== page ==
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America’s night in a day

August 2017 total solar eclipse

Day’s night: the Great American Eclipse. (Courtesy: Tami Freeman)

By Sarah Tesh

On Monday 21 August, the US witnessed some unusual events. Day turned to night, temperatures dropped as much as 6 °C, animals behaved weirdly and street lights came on in the middle of the day – all because a vast, 115 km-wide shadow swept across the land.

This was, of course, a solar eclipse – where the Moon passed in front of the Sun casting a shadow on Earth. Millions watched with special glasses, home-made pin-hole cameras, digital cameras, and – in the case of scientists – satellites and telescopes.

Among the spectators was my colleague Tami Freeman, editor of Medicalphysicsweb, who watched the event at the side of a road in Wyoming. At about 10:25 local time, the spectacle began and over the next hour and a half, Tami and her family watched the Moon move across the Sun’s face.

“The Sun transformed into a tiny crescent shining a dim silvery light onto the ground,” describes Tami. “And then – the diamond ring – the last beautiful flash of bright light as the Moon fully covered the Sun’s face. The sight of the Sun’s corona was breathtaking; the stars and planets became clearly visible in the sky, and all around a 360° sunset lit up the horizon in reds and oranges. Then just as quickly, the diamond ring reappeared for a brief moment, and the light began to return. Truly a privilege to witness such a spectacle.”

Tami captured some truly magnificent pictures of the eclipse from her spot on the path of totality (see above and the first below). Of course, there are countless other eclipse pictures on the Internet, but here are some of my favourites showing the phenomenon from a range of different perspectives.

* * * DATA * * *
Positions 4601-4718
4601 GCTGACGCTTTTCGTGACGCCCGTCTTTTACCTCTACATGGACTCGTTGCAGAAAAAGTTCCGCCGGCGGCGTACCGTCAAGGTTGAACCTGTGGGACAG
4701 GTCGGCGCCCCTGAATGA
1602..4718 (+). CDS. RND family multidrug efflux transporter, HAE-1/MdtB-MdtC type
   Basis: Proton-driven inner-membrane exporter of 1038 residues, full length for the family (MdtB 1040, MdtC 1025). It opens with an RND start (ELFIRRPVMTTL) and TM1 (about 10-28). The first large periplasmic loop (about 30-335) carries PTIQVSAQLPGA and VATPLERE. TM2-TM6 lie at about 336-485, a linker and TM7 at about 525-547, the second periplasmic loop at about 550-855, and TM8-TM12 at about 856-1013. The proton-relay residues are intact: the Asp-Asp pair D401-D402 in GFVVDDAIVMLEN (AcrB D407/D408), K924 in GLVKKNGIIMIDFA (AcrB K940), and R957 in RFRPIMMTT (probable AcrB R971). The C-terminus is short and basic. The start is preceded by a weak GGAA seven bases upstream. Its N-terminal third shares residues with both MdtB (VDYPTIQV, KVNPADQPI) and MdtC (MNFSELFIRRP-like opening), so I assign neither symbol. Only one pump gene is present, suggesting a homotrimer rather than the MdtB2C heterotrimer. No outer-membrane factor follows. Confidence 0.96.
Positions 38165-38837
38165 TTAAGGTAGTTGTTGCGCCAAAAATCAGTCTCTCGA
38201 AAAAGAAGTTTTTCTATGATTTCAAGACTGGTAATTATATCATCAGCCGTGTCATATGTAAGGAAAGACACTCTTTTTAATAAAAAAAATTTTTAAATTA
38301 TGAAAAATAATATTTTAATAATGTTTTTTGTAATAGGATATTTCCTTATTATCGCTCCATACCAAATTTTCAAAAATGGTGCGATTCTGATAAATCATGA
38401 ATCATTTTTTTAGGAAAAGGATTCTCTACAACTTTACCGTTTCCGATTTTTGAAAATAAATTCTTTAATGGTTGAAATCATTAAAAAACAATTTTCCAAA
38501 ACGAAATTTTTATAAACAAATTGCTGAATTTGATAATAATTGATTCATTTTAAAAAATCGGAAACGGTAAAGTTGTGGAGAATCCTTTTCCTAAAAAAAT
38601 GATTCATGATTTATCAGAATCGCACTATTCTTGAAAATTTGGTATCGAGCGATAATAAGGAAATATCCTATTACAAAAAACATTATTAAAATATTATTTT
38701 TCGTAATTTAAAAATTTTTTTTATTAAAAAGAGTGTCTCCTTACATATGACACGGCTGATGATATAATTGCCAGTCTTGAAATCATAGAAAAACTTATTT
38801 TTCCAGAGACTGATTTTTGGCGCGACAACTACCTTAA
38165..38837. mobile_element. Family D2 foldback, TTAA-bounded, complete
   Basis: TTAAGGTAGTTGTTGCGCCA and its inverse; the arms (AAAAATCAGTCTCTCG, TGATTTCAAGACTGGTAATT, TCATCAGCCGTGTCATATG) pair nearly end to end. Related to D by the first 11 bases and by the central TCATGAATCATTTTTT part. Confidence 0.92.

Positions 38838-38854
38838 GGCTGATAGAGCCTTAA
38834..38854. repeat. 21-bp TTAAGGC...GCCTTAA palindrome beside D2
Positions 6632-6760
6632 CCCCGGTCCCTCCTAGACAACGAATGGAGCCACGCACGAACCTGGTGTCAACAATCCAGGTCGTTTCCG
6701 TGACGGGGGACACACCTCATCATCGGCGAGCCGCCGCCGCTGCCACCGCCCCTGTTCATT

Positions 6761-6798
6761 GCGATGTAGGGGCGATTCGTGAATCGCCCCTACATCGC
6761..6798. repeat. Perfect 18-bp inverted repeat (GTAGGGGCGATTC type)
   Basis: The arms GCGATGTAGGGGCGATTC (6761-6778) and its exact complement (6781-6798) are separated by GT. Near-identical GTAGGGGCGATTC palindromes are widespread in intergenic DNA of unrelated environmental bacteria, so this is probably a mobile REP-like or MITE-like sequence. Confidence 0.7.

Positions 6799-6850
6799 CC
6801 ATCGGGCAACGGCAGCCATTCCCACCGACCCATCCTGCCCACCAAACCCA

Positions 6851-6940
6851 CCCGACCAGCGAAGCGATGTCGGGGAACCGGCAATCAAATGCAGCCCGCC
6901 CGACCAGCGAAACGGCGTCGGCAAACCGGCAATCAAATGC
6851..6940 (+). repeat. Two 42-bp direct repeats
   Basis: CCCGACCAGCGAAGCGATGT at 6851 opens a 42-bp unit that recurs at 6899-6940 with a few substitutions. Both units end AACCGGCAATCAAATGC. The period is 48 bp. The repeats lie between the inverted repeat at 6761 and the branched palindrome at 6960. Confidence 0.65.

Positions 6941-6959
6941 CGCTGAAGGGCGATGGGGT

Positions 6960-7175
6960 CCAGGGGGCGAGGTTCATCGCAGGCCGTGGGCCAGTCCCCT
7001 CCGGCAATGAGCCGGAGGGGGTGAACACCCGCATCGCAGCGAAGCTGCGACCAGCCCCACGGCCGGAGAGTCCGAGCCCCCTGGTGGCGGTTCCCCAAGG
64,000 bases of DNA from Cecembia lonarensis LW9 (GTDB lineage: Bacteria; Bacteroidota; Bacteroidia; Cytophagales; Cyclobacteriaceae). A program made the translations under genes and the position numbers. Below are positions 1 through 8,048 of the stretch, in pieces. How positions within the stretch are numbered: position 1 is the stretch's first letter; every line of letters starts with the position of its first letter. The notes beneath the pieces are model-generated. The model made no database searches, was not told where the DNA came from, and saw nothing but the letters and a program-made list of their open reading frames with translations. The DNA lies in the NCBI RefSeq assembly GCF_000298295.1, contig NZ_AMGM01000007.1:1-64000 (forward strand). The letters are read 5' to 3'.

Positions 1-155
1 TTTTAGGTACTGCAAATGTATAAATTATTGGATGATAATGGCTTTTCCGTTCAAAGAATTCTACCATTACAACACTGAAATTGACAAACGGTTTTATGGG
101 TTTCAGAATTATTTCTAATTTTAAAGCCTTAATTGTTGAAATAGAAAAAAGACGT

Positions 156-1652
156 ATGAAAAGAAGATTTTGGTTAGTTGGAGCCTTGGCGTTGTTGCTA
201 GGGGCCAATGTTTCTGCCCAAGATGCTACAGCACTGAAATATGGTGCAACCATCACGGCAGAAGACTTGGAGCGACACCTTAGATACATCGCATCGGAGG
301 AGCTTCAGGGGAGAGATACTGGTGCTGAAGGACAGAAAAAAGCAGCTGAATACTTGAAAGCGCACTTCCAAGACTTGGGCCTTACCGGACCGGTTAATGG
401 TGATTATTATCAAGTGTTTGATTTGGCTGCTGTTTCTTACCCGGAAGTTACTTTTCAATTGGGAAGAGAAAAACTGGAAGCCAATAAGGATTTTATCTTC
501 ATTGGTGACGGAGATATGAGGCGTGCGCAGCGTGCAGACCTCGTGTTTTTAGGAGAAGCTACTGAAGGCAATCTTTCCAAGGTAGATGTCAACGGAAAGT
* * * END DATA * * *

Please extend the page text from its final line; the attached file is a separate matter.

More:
Looking up

The eclipse's diamond ring

A diamond ring: the Sun peaking around the Moon. (Courtesy: Tami Freeman)

A composite image showing the progression of the total solar eclipse over Madras, Oregon

Full sweep: a composite image showing the progression of the total solar eclipse over Madras, Oregon. (Courtesy: NASA/Aubrey Gemignani)


Zooming in

The International Space Station seen as a silhouette as it transits the Sun at roughly five miles per second during a partial solar eclipse in Northern Cascades National Park, Washington

Distant silhouette: the International Space Station silhouetted against the Sun during the partial solar eclipse in Washington. (Courtesy: NASA/Bill Ingalls)

X-ray images of eclipse taken by telescope on Hinode solar observation satellite

Up close: the Hinode solar observation satellite captured an X-ray perspective. (Courtesy: NASA/JAXA)


Looking the other way

View from the International Space Station

Sweeping darkness: the International Space Station captured the Moon’s shadow on Earth from a height of over 400 km. (Courtesy: NASA)

 NASA’s Earth Polychromatic Imaging Camera (EPIC) captured the Moon's shadow from a height of a millions miles away

Epic view: NASA’s Earth Polychromatic Imaging Camera (EPIC) captured the Moon’s shadow from a height of a million miles away. (Courtesy: NASA/EPIC team)


Back down to Earth

Pin-holes - natural and otherwise - created tiny crescent representations of the partially covered Sun

Little crescents: pin holes – natural and otherwise – created tiny crescent representations of the partially covered Sun. (Top row: NASA; Bottom row: CC BY 2.0 Hat4Rain; CC BY 2.0 Todd Petit)

Stay tuned for one more blog on the eclipse from David Appell in Oregon – where the Moon’s shadow first touched ground. And if you want to know where the next total solar eclipse is (and the 14 after that), check out the fun tool on Science News.

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